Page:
Philosophy-Screens: From Cinema to the Digital Revolution

SUNY Press
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Draws from twentieth-century French thought on film and aesthetics to address the philosophical significance of the pervasiveness of screens in contemporary technological life as well as the mutation of philosophy that such a pervasiveness seems to require.


In The Flesh of Images, Mauro Carbone analyzed Merleau-Ponty’s interest in film and modern painting as it relates to his aesthetic theory and as it illuminates our contemporary relationship to images. Philosophy-Screens broadens the work undertaken in this earlier book, looking at the ideas of other twentieth-century thinkers concerning the relationship between philosophy and film, and extending that analysis to address our experience of electronic and digital screens in the twenty-first century. In the first part of the book, Carbone examines the ways that Sartre, Merleau-Ponty, Lyotard, and Deleuze grappled with the philosophical significance of cinema as a novel aesthetic medium unfolding in the twentieth century. He then considers the significance of this philosophical framework for understanding the digital revolution, in particular the extent to which we are increasingly and comprehensively connected with screens. Smartphones, tablets, and computers have become a primary referential optical apparatus for everyday life in ways that influence the experience not only of seeing but also of thinking and desiring. Carbone’s Philosophy-Screens follows Deleuze’s call for “a philosophy-cinema” that can account for these fundamental changes in perception and aesthetic production, and adapts it to twenty-first-century concerns.


“Mauro Carbone is one of the very best interpreters of French philosophy in general and aesthetics in particular. This book furthers recent research he has undertaken on cinema and more specifically its significance both in twentieth-century debates in philosophy and its role in our cultural experience. This is an insightful and informative book and will be of interest to a broad spectrum of readers.” — Stephen Watson, University of Notre Dame

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About the author

Mauro Carbone is Full Professor of Philosophy at the University Jean Moulin Lyon 3 and honorary member of the Institut Universitaire de France. His books include The Flesh of Images: Merleau-Ponty between Painting and Cinema (translated by Marta Nijhuis) and An Unprecedented Deformation: Marcel Proust and the Sensible Ideas (translated by Niall Keane), both also published by SUNY Press. 

Marta Nijhuis is Lecturer in Philosophy and Theory of Images at the University Jean Moulin Lyon 3 and at EAC Lyon.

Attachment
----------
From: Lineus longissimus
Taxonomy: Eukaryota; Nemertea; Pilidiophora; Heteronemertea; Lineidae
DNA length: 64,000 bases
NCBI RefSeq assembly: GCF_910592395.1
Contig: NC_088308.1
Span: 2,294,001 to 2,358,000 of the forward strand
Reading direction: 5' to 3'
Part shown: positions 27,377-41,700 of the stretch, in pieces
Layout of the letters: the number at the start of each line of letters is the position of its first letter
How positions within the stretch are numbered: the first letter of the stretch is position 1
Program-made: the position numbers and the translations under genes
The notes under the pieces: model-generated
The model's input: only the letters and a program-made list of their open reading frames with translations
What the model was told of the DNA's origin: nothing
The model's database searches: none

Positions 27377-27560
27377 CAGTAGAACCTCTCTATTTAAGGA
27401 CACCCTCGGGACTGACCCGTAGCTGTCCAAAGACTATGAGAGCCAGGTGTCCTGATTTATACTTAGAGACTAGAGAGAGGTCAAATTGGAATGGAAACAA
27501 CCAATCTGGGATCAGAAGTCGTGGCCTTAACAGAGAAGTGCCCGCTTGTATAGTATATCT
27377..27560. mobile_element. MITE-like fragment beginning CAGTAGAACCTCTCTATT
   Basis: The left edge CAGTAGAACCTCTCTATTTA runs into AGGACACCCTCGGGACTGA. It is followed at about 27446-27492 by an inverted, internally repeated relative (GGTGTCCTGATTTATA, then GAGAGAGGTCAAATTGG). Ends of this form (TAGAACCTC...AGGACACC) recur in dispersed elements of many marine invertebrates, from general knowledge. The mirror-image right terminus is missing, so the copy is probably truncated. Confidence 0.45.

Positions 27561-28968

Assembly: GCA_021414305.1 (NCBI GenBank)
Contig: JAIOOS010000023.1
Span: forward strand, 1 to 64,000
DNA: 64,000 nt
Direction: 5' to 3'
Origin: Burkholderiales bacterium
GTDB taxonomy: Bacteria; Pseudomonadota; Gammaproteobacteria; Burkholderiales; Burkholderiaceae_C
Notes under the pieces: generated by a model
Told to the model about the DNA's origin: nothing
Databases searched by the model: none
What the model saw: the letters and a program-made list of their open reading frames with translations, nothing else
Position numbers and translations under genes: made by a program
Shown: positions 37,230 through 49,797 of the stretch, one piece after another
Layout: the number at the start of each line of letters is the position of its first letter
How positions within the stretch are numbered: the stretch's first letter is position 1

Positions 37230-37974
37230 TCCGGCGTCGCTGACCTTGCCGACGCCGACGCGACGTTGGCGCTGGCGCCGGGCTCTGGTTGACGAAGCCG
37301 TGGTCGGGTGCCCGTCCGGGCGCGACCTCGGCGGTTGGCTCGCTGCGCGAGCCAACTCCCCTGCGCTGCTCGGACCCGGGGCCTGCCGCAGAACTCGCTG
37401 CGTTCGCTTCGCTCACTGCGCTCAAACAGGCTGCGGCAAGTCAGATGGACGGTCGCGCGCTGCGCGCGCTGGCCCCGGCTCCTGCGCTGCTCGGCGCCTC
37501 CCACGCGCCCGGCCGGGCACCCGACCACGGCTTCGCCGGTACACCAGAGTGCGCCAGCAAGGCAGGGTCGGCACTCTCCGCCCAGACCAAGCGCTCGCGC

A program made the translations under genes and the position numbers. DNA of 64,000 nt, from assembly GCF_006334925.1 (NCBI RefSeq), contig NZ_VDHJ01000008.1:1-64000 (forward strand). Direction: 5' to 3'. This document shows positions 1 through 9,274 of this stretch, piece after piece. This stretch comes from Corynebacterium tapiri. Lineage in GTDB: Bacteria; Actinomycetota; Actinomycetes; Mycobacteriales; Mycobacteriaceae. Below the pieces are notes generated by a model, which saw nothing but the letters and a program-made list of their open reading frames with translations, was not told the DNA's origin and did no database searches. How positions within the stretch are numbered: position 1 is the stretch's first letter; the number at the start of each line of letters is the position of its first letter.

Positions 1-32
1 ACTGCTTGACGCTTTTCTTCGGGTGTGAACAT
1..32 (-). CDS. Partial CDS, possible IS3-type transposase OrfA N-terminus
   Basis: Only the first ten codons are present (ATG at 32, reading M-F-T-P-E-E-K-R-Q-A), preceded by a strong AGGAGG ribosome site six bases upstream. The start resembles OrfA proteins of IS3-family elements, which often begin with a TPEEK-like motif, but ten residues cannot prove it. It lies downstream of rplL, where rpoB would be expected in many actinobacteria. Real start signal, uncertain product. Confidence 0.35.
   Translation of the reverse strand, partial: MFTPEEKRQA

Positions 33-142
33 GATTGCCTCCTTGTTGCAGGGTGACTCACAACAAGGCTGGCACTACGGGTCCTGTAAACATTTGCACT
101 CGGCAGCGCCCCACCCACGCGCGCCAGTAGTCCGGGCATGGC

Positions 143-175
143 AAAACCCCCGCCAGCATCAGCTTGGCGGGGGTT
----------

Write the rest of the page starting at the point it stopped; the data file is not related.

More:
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Additional Information

Publisher
SUNY Press
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Published on
Jul 1, 2019
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Pages
166
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ISBN
9781438474663
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Language
English
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Genres
Philosophy / Aesthetics
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Content Protection
This content is DRM protected.
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Eligible for Family Library

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'Place in garden, lawn, to beautify landscape.'

When Don Featherstone's plastic pink flamingos were first advertised in the 1957 Sears catalogue, these were the instructions. The flamingos are placed on the cover of this book for another reason: to start us asking questions. That's where philosophy always begins.

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Each chapter opens using a real world example - such as Marcel Duchamp's signed urinal, The Exorcist, and the ugliest animal in the world - to introduce and illustrate the issues under discussion. These case studies serve as touchstones throughout the chapter, keeping the concepts grounded and relatable.

With its trademark conversational style, clear explanations, and wealth of supporting features, Introducing Aesthetics and the Philosophy of Art is the ideal introduction to the major problems, issues, and debates in the field. Now expanded and revised for its second edition, Introducing Aesthetics and the Philosophy of Art is designed to give readers the background and the tools necessary to begin asking and answering the most intriguing questions about art and beauty, even when those questions are about pink plastic flamingos.
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